Fartlek training is a term that was coined in Sweden, and translates loosely to “speed play.” It’s a form of interval training that varies running pace, but is oftentimes less structured than traditional interval programs.
For example, most interval programs prescribe a very specific amount of time or distance and it’s done repeatedly. Farlek sessions are less exact; you may run different length or times in each speed burst.
There are many advantages to fartlek training as well as a few disadvantages…
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Advantages of Fartlek Training
A common complaint with running is that the training can get a little tedious. Speedwork sessions add variety. And because fartleks in particular are “imperfect” – i.e. it’s not always the same distance or time each time you speed up/slow down – it adds an element of surprise that can be fun.
Burns more calories
All else equal, you’ll typically burn more calories by including fartlek training in a 30-minute session compared to a 30-minute steady state workout. This may be helpful for you if you’re trying to accelerate weight loss goals.
Fartlek training can be highly individualized. Depending on where you are in your training journey, it may mean alternating fast running and slow running, or it could mean alternating jogging and walking. Either way, the varied pacing leads to both aerobic and anaerobic improvements.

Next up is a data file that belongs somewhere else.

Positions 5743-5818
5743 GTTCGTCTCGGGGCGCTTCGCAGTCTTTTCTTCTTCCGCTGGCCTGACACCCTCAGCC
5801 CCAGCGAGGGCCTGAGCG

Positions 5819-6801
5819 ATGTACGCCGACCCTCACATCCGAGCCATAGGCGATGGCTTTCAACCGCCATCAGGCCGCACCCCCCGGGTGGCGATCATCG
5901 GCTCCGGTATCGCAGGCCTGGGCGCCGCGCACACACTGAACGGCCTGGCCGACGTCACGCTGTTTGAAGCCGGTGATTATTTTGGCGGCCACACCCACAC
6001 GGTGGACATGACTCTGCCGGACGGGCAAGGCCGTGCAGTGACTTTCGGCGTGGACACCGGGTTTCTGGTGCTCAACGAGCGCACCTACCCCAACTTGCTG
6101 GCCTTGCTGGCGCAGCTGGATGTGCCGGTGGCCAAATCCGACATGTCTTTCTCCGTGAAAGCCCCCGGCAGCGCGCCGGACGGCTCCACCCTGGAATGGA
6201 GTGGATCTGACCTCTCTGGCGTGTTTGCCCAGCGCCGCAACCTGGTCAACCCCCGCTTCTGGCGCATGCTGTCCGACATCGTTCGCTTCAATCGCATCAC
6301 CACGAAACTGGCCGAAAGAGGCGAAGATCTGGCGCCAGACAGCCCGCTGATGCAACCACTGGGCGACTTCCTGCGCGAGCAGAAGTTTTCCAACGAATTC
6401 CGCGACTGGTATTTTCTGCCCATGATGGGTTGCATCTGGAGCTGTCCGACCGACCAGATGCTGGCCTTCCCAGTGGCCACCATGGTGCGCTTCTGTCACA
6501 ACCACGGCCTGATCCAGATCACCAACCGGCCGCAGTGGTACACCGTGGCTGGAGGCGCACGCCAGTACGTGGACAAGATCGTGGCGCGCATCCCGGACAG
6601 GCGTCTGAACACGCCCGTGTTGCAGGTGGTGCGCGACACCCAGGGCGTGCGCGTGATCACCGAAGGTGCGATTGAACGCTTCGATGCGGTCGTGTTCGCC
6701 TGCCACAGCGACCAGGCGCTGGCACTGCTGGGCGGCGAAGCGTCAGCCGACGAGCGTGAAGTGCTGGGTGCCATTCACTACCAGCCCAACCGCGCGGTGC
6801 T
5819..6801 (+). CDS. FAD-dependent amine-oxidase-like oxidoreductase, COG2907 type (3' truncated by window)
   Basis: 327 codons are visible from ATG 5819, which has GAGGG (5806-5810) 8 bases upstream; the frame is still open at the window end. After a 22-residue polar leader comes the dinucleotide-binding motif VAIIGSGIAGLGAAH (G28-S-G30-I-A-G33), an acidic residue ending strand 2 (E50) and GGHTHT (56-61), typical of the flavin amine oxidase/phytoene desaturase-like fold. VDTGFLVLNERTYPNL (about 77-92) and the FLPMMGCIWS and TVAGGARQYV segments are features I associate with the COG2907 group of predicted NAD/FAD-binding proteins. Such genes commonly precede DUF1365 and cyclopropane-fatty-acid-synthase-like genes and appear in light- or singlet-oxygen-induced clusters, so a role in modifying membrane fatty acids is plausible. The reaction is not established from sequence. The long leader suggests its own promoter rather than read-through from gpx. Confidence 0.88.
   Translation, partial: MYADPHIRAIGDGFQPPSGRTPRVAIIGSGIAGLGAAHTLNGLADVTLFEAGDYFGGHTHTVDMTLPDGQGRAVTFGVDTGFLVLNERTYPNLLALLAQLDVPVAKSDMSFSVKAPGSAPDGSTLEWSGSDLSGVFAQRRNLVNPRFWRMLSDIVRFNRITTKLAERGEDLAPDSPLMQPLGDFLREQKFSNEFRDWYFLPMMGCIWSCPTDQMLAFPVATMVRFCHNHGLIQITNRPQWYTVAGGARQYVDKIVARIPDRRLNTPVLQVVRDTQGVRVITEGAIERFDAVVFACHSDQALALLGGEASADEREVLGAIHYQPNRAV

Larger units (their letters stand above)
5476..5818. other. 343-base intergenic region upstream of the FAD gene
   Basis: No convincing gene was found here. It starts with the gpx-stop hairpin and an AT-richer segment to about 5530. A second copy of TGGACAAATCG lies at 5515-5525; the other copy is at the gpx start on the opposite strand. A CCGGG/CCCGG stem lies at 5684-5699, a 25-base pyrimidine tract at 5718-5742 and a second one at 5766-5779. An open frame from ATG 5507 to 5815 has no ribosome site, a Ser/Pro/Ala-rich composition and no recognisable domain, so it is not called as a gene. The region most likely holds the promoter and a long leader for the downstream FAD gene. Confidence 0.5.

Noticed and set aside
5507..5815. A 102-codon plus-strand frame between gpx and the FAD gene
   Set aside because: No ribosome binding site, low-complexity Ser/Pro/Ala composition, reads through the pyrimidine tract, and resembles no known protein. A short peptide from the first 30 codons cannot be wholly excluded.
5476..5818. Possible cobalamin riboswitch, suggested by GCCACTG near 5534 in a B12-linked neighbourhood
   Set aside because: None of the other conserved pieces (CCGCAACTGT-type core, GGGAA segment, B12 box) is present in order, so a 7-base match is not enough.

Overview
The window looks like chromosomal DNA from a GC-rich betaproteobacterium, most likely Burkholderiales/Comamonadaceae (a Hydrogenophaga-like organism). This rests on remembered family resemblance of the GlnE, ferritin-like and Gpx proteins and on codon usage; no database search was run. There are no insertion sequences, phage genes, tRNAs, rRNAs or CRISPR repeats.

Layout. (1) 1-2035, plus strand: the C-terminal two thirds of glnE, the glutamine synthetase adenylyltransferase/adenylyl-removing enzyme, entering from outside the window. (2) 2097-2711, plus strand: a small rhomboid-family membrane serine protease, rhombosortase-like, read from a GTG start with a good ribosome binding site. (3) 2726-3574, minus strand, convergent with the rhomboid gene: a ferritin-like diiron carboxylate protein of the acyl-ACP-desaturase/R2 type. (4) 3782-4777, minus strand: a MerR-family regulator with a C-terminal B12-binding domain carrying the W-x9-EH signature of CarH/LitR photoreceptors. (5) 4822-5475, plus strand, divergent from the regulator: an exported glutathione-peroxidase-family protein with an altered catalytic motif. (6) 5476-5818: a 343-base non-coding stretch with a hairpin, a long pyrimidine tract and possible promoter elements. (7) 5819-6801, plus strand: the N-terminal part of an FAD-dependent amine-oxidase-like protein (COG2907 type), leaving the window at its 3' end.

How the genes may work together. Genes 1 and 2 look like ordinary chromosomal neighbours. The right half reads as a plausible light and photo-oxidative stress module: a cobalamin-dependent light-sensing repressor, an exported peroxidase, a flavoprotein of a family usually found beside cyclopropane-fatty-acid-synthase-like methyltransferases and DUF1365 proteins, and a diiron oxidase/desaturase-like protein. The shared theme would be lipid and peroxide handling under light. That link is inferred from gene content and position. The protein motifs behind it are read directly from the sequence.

Prepares you for race day
If you’re racing competitively, there will be times in an event where you want to catch a runner – or avoid being caught. Fartlek training helps to prepare you for these unexpected accelerations in your pace during an event.
Disadvantages of Fartlek Training
Can lead to an imbalanced training plan
The vast majority of runners tend to do their easy runs too hard, and their hard runs too easy. Don’t incorporate tons of fartlek intervals into every workout. Particularly for long distance runners, you want a good majority of your runs to be easy and comfortably paced. Those runs allow you to get your mileage in without overtraining. You then strategically add fartlek or interval sessions into the mix to develop speed, but the speedwork should generally only account for about 20% of your training (give or take).
Increases injury risk for beginners
If you’re a true beginner that’s just getting started with running, focus first on proper form and building an aerobic base. Adding very fast speedwork into your first few weeks of training can increase injury risk, which far outweighs any potential benefits. It’s fine to incorporate moderate speed intervals – like a walk/jog combo – but don’t get out there sprinting during Week 2 if you haven’t run in years.
Presents challenges for running with friends
This really depends on your pace though. If you and your pal have fairly different paces, it’s going to be difficult for you to do random speed intervals with them. You’re probably better off doing your fartlek runs solo in that case. However, if you both have similar easy/fast paces, it can actually be pretty entertaining to do a fartlek together. You can both alternate in choosing the next time/distance/landmark in your training session, making for a fun partner workout.